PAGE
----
On This Day

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Niagara Falls Public Library
Blondin makes one of his tightrope walks
across Niagara Falls, 1859.

On This Day: Daredevil Charles Blondin Walks Tightrope Across Niagara Falls

June 30, 2011 05:00 AM
by findingDulcinea Staff
On June 30, 1859, the “Great Blondin” walked along a tightrope suspended above the rapids of Niagara Falls, becoming the first man to walk across the Falls.

Blondin Becomes First Man to Walk Across Niagara Gorge

In the first of what would be many trips across Niagara Falls, French daredevil Charles Blondin walked over 1,100 feet across a 2- or 3-inch tightrope suspended between 160 and 200 feet in the air.

At 5 p.m., in front of a large crowd estimated at between 5,000 and 10,000 people, the 31-year-old Blondin began his walk from the Canadian side of the Falls while carrying a large pole. He stopped halfway across the wire: “He then laid down on the rope full length with the same disregard and carelessness that a person would have reclined upon a lounge,” described the Buffalo Republic.

A steamer, the Maid of the Mist, traveled below Blondin, who lowered a wire and retrieved a bottle from its deck. Blondin drank from the bottle—accounts differ as to whether it contained water or wine—and continued his walk.

Blondin wasn’t done performing. He “proceeded to do ‘a number of daring antics’ and finally stood on his head ‘a moment at least,’ swinging and kicking his feet in ‘the most reckless and ludicrous manner,’” wrote Niagara historian Lloyd Graham in the August 1958 edition of American Heritage. He concluded his walk with a back somersault.

Biography: Jean François Gravelet, “The Great Blondin”

The “Great Blondin” was born Jean François Gravelet in France in 1824. He began performing in European cirucuses as a young boy and was known then as the “Little Wonder.”

His first tightrope walk across Niagara Falls earned him international fame, and he repeated the walk in many different fashions. According to the Niagara Parks Commission, by his career’s end, Blondin had crossed Niagara Falls on tightrope while carrying a wheelbarrow, cooking an omelet, carrying his manager on his back, and doing a somersault on stilts. The number of times Blondin crossed Niagara varies by account from eight to 21.

Later in his life Blondin moved to England, where he lived until his death at the age of 73.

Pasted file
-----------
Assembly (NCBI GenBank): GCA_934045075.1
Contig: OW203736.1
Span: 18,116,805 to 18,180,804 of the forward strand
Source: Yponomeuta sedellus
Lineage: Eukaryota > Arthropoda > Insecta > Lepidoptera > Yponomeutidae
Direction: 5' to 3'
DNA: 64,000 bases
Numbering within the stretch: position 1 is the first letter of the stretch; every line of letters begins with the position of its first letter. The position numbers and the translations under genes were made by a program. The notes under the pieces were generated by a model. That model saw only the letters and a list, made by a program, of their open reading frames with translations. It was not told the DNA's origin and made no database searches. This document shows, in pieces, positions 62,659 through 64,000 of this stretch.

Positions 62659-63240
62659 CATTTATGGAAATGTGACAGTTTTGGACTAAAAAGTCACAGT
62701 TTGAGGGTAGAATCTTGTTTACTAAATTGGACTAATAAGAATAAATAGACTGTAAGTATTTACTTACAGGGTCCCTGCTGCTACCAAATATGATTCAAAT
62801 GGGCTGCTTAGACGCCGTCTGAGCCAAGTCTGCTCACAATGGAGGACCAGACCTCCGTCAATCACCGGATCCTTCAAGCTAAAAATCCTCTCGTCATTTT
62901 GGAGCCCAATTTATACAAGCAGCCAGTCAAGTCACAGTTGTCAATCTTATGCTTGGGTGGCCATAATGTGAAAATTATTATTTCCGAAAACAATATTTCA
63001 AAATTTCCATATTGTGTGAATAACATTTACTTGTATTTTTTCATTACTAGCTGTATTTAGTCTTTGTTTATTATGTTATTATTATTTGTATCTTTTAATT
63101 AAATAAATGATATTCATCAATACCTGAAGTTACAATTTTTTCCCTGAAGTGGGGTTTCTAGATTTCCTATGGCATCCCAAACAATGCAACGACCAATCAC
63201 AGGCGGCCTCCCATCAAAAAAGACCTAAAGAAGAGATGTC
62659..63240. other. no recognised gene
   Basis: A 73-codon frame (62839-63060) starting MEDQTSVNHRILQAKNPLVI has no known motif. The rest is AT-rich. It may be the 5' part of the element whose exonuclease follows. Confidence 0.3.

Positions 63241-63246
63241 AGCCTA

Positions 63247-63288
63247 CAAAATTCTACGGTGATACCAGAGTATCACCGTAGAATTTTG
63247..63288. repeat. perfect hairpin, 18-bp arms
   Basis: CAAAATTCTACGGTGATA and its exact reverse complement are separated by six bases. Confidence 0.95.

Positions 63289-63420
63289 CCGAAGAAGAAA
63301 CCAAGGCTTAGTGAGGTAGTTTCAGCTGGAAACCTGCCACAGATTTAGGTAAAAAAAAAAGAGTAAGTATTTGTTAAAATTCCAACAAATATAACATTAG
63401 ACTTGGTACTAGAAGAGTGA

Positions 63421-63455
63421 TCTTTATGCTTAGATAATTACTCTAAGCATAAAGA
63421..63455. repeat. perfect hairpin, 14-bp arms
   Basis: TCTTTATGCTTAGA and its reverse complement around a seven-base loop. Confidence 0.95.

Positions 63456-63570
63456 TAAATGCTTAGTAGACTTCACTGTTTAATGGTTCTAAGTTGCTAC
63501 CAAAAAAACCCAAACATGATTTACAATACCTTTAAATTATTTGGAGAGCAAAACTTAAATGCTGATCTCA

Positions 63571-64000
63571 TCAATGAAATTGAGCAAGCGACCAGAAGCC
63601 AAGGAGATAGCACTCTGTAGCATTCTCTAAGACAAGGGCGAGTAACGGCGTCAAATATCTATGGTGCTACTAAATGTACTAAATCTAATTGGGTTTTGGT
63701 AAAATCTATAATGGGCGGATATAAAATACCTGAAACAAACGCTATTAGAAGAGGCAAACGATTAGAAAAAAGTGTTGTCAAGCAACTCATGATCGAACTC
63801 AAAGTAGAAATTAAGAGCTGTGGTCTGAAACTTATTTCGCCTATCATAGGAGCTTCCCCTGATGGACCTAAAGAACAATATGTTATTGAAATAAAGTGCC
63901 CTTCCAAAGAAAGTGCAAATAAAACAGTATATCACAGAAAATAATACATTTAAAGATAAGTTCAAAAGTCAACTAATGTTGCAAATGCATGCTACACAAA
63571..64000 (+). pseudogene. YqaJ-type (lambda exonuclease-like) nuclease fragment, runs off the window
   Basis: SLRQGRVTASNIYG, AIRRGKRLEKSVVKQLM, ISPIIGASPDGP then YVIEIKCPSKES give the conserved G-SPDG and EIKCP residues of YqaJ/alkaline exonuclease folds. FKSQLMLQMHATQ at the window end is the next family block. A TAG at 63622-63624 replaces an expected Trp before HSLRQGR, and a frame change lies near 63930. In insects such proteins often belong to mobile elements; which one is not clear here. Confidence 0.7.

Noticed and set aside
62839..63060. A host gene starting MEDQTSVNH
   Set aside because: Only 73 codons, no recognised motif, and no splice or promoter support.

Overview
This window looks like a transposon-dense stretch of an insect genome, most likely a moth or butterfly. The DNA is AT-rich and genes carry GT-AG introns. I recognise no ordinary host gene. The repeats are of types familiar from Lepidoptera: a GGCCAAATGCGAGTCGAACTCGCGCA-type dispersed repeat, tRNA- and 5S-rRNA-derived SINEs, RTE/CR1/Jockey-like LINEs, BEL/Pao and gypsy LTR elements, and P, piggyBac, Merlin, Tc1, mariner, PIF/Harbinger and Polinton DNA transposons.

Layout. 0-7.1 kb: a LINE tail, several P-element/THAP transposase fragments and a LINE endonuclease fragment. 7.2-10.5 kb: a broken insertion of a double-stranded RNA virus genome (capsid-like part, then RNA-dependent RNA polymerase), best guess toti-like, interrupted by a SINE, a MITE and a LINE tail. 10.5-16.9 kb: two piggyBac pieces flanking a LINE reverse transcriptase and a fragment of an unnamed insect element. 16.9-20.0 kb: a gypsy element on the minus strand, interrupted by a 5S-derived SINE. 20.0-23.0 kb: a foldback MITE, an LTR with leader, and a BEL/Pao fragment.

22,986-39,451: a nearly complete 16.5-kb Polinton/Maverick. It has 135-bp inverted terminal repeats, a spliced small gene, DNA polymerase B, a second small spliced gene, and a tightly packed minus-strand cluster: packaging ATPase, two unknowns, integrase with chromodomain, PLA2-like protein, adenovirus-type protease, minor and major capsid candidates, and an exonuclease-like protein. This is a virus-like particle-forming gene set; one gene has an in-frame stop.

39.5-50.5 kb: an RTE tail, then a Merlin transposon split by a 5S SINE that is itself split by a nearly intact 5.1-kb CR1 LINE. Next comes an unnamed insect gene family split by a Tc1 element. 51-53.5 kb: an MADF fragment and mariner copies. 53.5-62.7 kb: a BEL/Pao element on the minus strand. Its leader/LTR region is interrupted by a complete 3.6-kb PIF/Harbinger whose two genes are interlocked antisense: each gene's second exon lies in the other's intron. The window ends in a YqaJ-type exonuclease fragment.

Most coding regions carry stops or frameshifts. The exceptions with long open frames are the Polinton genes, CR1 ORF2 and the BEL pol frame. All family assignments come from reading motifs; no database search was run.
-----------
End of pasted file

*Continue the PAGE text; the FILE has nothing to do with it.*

Other Stunts at Niagara Falls

Since Sam Patch’s base jump in 1829, hundreds have attempted dangerous stunts on the cliffs and in the rapids of Niagara Falls. The Niagara Public Library profiles a few of the more famous daredevils, including Red Hill, who was famous for rescuing people from the dangerous river and falls area.

Perhaps one of the more famous stunts attempted by many at Niagara falls is the attempt to survive a fall over the falls. History.com provides a summary of all of the “Barrel Brigade” who have attempted (successfully or unsuccessfully) to survive the fall.

Niagara Parks contains a list of stunters at Niagara Falls; those who've crossed the falls via tightrope, others who have attempted to survive going down the falls in barrels or other devices, and even those who have braved the river rapids.

Background: Niagara Falls

Niagara Falls is made up of three different falls: the American Falls, Bridal Veil Falls and Horseshoe Falls. Both the American Falls and Bridal Veil Falls are in the United States, and Horseshoe Falls is on the Canadian side.

According to the World Waterfall Database, the average width of Niagara Falls is 3,984 feet, and it releases 85,000 cubic feet of water per second. The volume would be much greater if it were not for a hydroelectric power plant that consumes more than half the Falls’ volume.

Before the arrival of Eruopean explorers in the 17th century, the Niagara region was inhabited by the Iroquois people. Begining in the 1500s and early 1600s, explorers such as Jacques Cartier and Samuel de Camplain began to hear of the falls from the Native Americans they met during their exploration. According to Info Niagara, the English name “Niagara” is a simplification of the Iroquois name “Onguiaahra.”

In the 1820s, ferries began taking travelers from one side of the river to the other, and soon construction of hotels, bridges and other structures around the river and falls began. Niagara soon became a major tourist attraction.

The sheer amount of water that passes over the falls each day creates a lot of erosion of the falls, so in 1929 the United States and Canada agreed to build a series of weirs underwater to protect the falls from erosion. Later, in the 1950s, the two countries agian worked together to harness the power of the falls through a hydroelectric powerplant.

In recent years, some historians have argued that due to all of the construction aimed at preserving the falls, that Niagara falls is not as “natural” as appears to be.

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